We are pleased to present below all posts archived in 'January 2022'. If you still can't find what you are looking for, try using the search box.
On the 20th of October 2021, the South African Revenue Service (SARS) issued BGR 57 to clarify the position on whether, for tax purposes and the calculation of notional input tax deduction, the term ‘consideration’ includes an amount paid or payable as transfer duty when a second-hand fixed property is purchased by a VAT vendor from a non-vendor.
Before we delve much into Binding General Rule (VAT) 57 and its effect, let us give this scenario a bit of context.
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Legal discourse in the past year (2021) has been awash with discussions surrounding the issue of mandatory vaccination not only in the workplace, but also in various sectors of the economy. To date the vaccination drive is on voluntary basis for the general populace and some sectors of trade and industry, although the business community has vigorously pushed for the government to consider and pursue policies on vaccine mandates for employees. As per the Occupation Health and Safety Act 93 of 1995 employers have an obligation to ensure and provide a safe working environment.
The prevalence of domestic violence incidences in our society currently, is worrying. A good number of such cases do not get reported due to various dynamics such as the perpetrator threatening the victim, or the victim being persuaded by other family members to not report the perpetrator as he/she is the ‘only bread winner’ in the family. Amidst all this, to have protection order applications being thrown out by the Courts, is not encouraging at all. In this brief article we discuss some factors which may cause a protection order application not to succeed.
For those with pets, one would instantly get a rush of blood to the head seeing their pet loitering in the yard with blood on its mouth. This can mean two things, either the pet got injured or it is the one that inflicted the injury. Both scenarios bring shivers through the spine, but it is the latter that may bring more reason to worry. Am I liable, would be the instant question? Liability in such scenarios – does it automatically kick in?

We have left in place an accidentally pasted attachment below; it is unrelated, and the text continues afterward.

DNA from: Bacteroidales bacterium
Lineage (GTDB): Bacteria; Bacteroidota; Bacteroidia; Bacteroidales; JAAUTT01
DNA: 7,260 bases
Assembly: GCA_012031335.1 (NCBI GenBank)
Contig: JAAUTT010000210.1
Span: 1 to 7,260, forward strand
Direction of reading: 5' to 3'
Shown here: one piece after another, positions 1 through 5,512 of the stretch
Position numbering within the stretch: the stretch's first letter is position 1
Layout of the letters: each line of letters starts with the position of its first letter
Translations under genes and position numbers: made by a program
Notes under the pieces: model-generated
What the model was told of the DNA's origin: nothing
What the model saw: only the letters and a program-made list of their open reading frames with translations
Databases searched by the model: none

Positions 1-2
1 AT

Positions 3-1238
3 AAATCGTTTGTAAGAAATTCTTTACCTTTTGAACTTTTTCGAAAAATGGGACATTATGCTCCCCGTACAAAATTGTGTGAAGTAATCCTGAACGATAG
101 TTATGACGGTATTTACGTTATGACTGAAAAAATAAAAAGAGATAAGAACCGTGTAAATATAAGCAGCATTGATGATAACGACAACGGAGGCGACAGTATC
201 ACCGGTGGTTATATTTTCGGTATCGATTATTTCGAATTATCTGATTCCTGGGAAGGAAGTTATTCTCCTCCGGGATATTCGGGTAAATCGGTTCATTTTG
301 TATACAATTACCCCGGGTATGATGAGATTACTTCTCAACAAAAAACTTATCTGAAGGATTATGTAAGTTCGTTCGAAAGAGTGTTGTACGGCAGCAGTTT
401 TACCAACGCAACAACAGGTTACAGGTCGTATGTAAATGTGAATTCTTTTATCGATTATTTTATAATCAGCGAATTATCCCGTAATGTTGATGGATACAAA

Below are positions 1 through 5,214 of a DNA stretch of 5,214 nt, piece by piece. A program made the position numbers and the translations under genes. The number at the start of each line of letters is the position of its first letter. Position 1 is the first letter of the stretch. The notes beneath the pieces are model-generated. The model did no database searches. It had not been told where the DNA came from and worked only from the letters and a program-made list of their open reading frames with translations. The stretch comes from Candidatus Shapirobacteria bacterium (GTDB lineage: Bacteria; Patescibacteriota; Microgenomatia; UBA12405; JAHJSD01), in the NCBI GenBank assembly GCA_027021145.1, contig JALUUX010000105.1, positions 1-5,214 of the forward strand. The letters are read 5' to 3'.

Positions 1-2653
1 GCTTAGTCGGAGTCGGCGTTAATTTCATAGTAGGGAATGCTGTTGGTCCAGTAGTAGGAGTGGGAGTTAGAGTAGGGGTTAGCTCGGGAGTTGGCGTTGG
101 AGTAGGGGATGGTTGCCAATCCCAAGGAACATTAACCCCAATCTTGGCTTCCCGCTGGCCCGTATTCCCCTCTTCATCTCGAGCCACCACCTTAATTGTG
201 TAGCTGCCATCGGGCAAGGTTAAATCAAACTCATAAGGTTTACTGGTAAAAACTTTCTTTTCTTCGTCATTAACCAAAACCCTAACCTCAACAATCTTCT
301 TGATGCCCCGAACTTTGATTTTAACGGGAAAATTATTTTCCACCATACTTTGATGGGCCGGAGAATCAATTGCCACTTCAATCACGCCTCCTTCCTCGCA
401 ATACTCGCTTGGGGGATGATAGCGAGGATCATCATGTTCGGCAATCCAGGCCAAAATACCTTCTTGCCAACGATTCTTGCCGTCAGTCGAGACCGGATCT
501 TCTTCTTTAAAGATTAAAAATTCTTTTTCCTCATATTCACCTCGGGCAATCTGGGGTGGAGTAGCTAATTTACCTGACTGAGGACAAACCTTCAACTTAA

On 18 January 2022, the North Gauteng High Court delivered a ruling to the effect that the Department of Basic Education must publish the matric results of learners in the media as was the practice before. City Press and the Mail & Guardian reported that the Court, however, made it a point that the names and surnames of the learners must not be published.
Buying an immovable property is a feeling like no other. Some say it is an overwhelming feeling of serenity, joy, status and security.
When one decides to get some barks for a buck, it is important to ensure that the animal is not a danger to third parties, let alone to the owners themselves. Pets are symbols of tender love and loyalty to those who own them, but things may indeed turn south if the animals are provoked. Necessary measures ought to be put in place so as to ensure that attacks by pets are eliminated.
In a landmark ruling delivered on 13 January 2022 in the case of Organisation Undoing Tax Abuse v Minister of Transport And Others 32097/2020, the North Gauteng division of the High Court declared the Administrative Adjudication of Road Traffic Offences Act of 1998 (AARTO) and its amendment Act constitutionally invalid.
In a recent statement the Department of Basic Education announced that it will discontinue the publishing of matric results in the media, to comply with the Protection of Personal Information Act 4 of 2013 (POPIA).
In a recent landmark ruling, the Constitutional Court (Concourt) confirmed the invalidity of Section 1 (1) of the Intestate Succession Act 81 of 1987, as well as Section 1 of the Maintenance of Surviving Spouses Act 27 of 1990.
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